Following three years of virtual delivery, the JVI/Deutsche Bundesbank (DBB) course on Monetary Policy Communication was delivered in-person during July 24-28 in Vienna. The course was attended by 29 participants from 19 countries, almost all of them central bank employees.
The course had two interwoven streams of lectures and workshops. The first stream focused on central bank (CB)/monetary policy (MP) communication. More specifically, the lectures and workshops dealt with general and technical aspects of MP communication, including communication strategies and skills required for identifying target groups, as well as hands-on workshops on communication tools. The second stream focused on CB transparency and economic aspects of MP communication in a forward-looking environment, as well as communication challenges related to foreign exchange interventions.
Case studies, describing the experience of the Oesterreichische Nationalbank (OeNB) with enhancing financial literacy of the public and that of the Czech National Bank with designing internal and external MP communication strategies, provided insight into these institutions’ applied policies. Mr. Gabriel Glöckler, currently Senior Manager at the Directorate General Communications of the European Central Bank (ECB), provided a lively, candid presentation focusing on the main pillars of the ECB’s communication policy, including current communication challenges. Another case study was delivered by Ms. Joanna Niedźwiedzińska from the National Bank of Poland (NBP), who shed light on the NBP’s communication strategy, providing a perspective from outside of the Eurozone.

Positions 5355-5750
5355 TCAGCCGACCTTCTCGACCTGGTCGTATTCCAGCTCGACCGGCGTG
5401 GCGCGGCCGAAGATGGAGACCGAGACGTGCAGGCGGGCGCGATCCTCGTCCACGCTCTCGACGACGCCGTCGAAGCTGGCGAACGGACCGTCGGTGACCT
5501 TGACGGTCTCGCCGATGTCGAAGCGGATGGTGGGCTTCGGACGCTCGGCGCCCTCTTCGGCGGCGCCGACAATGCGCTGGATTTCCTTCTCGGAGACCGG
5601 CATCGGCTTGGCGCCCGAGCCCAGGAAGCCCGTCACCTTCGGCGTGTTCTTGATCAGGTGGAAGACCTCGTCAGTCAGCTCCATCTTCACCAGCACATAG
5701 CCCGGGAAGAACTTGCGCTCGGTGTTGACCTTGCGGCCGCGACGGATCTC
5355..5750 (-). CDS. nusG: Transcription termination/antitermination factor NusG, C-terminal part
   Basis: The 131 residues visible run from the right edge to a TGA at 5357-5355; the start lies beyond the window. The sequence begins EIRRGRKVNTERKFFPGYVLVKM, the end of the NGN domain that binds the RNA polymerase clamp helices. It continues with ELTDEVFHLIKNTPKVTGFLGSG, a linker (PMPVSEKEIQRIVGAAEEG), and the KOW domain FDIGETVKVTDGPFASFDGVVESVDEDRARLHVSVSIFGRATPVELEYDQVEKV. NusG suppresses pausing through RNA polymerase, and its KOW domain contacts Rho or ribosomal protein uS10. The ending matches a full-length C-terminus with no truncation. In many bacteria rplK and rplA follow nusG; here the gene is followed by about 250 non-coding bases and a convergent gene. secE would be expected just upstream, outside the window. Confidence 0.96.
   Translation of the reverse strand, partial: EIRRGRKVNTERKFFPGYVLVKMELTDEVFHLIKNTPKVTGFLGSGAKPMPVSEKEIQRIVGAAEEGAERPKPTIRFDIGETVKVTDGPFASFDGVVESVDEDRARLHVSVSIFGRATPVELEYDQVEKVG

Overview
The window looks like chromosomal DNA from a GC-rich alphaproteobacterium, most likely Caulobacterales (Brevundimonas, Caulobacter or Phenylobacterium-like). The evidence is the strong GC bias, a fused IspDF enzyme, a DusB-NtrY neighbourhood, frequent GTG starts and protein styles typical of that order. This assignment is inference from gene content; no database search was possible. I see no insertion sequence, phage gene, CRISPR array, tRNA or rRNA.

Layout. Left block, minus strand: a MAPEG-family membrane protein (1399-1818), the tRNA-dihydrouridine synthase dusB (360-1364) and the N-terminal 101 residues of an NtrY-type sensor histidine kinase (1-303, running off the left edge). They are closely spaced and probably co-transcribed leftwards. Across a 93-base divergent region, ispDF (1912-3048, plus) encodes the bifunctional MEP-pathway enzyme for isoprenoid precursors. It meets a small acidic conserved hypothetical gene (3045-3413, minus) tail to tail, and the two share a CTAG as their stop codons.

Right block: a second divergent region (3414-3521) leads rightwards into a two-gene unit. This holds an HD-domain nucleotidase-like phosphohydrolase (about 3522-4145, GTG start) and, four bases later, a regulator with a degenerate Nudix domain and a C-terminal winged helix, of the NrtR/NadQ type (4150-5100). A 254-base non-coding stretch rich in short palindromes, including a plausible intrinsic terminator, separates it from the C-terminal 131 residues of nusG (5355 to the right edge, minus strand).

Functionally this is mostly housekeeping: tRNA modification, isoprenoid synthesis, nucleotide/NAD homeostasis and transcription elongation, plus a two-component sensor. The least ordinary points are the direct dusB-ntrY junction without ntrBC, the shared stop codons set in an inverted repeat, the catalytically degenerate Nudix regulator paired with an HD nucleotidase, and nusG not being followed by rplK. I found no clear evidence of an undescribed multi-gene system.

Finally, Ms. Klodiana Istrefi from the ECB delivered a guest lecture on recent findings of monetary policy communication research. She focused on the communication of the ECB and its impact on financial markets as well as the Fed’s communication on financial stability concerns and MP decisions.
The course was very well received by participants. Combining central bank communication, aimed at PR/communication experts, with monetary policy-oriented training, aimed at staff of Economics Departments involved in monetary policy communication, is one of the key features of the course. Such blending of economic and public relation aspects of MP communication is effective in broadening both groups’ perspectives and facilitating their more effective cooperation in the future. Indeed, the skills and knowledge gained during the course were viewed by participants as helpful for their job and professional development.
Tibor Hlédik, Lead Economist, JVI